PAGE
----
Susana Mendoza: Candidate for Illinois Comptroller
Video: Susana Mendoza tells voters about her platform. Learn more about Candidate Free Time.
About this candidate
Name: Susana Mendoza
DOB: May 13, 1972
Family: Husband, David M. Szostak and son, David Q. Szostak
Occupation: Comptroller of Illinois
Political Experience: Elected State Rep.: Jan., 2001 - May, 2011
Elected Chicago City Clerk: May, 2011 - Dec., 2016
Elected Comptroller of Illinois, Dec., 2016 - present.
About this office
The Illinois comptroller is an executive branch office of state government charged with maintaining the fiscal accounts of the state of Illinois and ordering the Illinois treasurer to make payments into and out of those accounts.
What is your vision for this office?
My vision for the office is one that has a moral compass when it comes to making decisions about paying the state’s bills.
The Comptroller must make value judgements about which state vendors owed money by the state will be paid first. When I took office in the depths of the budget impasse, I found myself in a position that the Comptroller was never meant to be in -- making life-or-death decisions about who gets paid now and whose payments have to wait. That’s because the state doesn’t have enough money to pay all its bills.
Bills owed to hospice centers were backlogged 6 months. Some nursing homes were on the verge of closing because the state had not paid them in so long. Quarterly categorial payments in the state’s schools were running nearly a year behind. These are the funds that schools rely on to fund special education programs and transportation for children with special needs. Social service agencies around the state were closing, cutting back services, laying off staff. Who WAS getting paid? Certain government contractors. My predecessor quietly transferred about $70 million in the days before I took office to pay some connected consultants.
Committed to running the Comptroller’s Office to be both morally and fiscally responsible, I quickly re-arranged priorities to make sure services for the state’s most vulnerable got paid first. In order to avoid any further damage to our credit ratings, I start by paying our debt service payments and pension obligations. Medicaid and General State Aid payments are next. Nursing homes, hospice centers, children and adults with disabilities and those caring for them are at the front of the line once those other mandated payments are met. I have and will continue prioritizing education payments at every level, from early childhood through K-12, colleges and universities.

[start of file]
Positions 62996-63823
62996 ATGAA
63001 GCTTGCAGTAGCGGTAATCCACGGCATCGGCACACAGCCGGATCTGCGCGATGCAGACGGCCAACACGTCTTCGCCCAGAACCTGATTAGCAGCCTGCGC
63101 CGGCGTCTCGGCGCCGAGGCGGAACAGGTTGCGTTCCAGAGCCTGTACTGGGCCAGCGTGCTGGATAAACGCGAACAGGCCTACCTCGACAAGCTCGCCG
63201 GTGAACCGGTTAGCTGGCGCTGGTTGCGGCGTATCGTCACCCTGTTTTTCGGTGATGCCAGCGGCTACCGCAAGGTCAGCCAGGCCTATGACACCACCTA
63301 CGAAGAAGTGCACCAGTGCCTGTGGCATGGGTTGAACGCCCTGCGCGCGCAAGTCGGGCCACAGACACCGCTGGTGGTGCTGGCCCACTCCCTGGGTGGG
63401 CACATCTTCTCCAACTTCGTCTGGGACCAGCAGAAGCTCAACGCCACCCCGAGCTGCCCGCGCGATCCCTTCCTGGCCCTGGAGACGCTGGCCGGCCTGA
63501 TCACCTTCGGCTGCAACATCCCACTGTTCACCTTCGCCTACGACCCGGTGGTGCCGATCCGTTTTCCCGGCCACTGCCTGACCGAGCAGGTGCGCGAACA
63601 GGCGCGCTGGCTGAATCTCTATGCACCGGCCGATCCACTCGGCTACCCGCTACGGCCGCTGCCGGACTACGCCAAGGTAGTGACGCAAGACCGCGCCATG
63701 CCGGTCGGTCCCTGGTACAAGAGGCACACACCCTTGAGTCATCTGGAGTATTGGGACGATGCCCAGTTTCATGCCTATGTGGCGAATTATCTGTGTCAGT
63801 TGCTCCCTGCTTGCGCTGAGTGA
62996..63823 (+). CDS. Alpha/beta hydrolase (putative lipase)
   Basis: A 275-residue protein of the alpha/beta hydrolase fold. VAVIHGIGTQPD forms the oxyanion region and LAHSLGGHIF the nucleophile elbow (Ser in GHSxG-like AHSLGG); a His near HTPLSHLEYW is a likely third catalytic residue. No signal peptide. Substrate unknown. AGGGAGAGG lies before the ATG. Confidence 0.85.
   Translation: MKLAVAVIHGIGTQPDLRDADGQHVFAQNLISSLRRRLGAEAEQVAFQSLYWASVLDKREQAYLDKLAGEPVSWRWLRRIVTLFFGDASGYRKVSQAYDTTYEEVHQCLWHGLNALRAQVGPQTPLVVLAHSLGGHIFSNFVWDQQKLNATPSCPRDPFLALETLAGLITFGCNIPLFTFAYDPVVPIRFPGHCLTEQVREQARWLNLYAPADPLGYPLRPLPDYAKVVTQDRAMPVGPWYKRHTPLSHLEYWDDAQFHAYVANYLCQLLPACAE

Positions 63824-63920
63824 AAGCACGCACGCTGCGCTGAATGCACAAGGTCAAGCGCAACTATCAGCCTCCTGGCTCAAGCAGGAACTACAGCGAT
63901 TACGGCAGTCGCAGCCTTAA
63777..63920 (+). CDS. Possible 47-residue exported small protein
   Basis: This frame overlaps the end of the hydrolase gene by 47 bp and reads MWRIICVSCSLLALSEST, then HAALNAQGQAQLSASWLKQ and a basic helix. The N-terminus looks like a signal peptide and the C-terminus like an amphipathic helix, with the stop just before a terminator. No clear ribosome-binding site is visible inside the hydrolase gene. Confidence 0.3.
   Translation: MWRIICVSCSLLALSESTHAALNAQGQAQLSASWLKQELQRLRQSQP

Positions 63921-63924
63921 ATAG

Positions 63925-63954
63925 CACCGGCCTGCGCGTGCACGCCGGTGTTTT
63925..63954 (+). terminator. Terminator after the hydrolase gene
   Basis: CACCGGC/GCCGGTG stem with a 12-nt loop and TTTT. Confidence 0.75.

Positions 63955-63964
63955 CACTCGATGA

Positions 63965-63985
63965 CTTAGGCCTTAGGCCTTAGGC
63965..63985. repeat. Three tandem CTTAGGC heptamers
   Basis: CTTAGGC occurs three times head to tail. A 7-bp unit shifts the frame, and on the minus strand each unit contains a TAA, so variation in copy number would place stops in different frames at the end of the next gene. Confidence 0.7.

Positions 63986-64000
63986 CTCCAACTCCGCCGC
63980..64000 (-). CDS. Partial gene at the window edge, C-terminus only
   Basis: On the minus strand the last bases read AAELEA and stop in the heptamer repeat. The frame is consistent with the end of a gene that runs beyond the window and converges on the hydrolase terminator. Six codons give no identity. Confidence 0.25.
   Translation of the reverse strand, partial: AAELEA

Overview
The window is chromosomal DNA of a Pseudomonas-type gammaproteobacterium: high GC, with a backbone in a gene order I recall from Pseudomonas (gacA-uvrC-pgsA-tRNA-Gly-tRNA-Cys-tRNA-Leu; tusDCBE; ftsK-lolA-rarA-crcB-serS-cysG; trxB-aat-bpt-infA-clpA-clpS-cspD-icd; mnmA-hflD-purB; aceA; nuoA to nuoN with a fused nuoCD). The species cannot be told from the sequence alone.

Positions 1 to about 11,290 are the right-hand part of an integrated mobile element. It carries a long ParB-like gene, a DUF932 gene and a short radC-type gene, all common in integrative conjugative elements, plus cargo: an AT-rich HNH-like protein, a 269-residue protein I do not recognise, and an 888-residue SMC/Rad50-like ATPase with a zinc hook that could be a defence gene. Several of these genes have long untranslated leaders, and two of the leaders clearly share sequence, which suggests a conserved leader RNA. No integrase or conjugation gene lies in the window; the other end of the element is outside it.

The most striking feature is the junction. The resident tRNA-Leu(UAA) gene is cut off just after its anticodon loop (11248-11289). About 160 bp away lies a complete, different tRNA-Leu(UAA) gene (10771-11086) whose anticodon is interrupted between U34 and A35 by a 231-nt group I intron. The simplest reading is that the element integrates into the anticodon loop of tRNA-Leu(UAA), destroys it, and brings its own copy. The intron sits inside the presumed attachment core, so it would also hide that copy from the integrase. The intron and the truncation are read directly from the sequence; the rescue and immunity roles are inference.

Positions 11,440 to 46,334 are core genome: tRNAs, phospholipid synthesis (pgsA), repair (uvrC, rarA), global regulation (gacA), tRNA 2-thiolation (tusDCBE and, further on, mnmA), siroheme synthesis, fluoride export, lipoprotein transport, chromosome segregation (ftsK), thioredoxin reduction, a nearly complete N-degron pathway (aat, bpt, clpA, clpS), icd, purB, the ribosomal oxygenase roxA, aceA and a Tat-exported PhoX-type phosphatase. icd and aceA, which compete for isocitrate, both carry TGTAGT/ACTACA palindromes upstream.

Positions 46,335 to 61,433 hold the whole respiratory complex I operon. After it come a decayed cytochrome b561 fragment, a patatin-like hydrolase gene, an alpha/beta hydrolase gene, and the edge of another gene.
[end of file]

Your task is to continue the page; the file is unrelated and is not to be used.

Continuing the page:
With billions still in the backlog, my office continues to operate in triage mode, making sure that we are able to be responsive to struggling vendors who are on the verge of missing payrolls or struggling to stay in business.
My vision is also of an efficient office that is on the cutting edge of transparency and technology.
I have a record of leading by example on budget-cutting. In the City Clerk’s Office, my hands-on approach to the job helped me cut overtime spending by more than 70 percent, reduce payroll by more than 10 percent, saving Chicago taxpayers millions, and in fact, provide a better level of service to constituents.
As Comptroller, I’ve stayed true to my record of doing more with less. While state agency directors refused to volunteer cuts to their budgets during appropriation hearings last year, I cut my office budget by $2.2 million compared to the last full-year budget in FY2015, down from $25.4 million to $23.2 million, representing the lowest budget request for the Office of the Comptroller in 20 years.
Upon taking office, I shrunk the office’s fleet of cars from 11 to 9, replacing an old sedan with a used SUV the staff uses to carpool from Chicago to Springfield and around the state. I have implemented policies requiring employees to carpool or take public transportation for work trips. The previous Comptroller allowed individual staff to use personal vehicles to unnecessarily drive themselves all over the state and claim costly mileage reimbursements. The cost-cutting travel measures I enacted, allowed me to cut the office’s annual travel expenses down from $265,000 a year to $47,000 my first year, without sacrificing our ability to meet with taxpayers, businesses or service providers throughout the state.
I managed my budget so well, that I was able to return $1 million dollars to the state’s coffers last fiscal year and remain on track to do as well or better this year.
When it comes to transparency, I have done about ten years worth of work in less than two years as Comptroller. I launched a transparency revolution that includes several pieces of legislation passed by the General Assembly with unanimous or nearly-unanimous support. Before my signature bill, the Debt Transparency Act, the Governor’s agencies only reported their account balances once a year, and those numbers were woefully out of date by the time they were made public. Now taxpayers can view agency-by-agency detail of how the state spends their money on our website.
That website has also been revamped to make it simpler to navigate so taxpayers, journalists and civic groups can easily find the important fiscal information the Comptroller’s office provides. It’s one of first of several technology upgrades I am leading. I’m working to make the Comptroller’s office a model of payroll and accounting innovation. In the same way I pushed a technology upgrade through the Chicago City Clerk’s office, moving from once-a-year to year-round city sticker sales, I hope to upgrade the Comptroller’s systems that issue all the state’s checks. The upgrade at the clerk’s office brought millions of dollars in savings to city taxpayers and the upgrades in the Comptroller’s office should likewise bring efficiencies.
What is the most pressing issue facing constituents, and how can you help address it?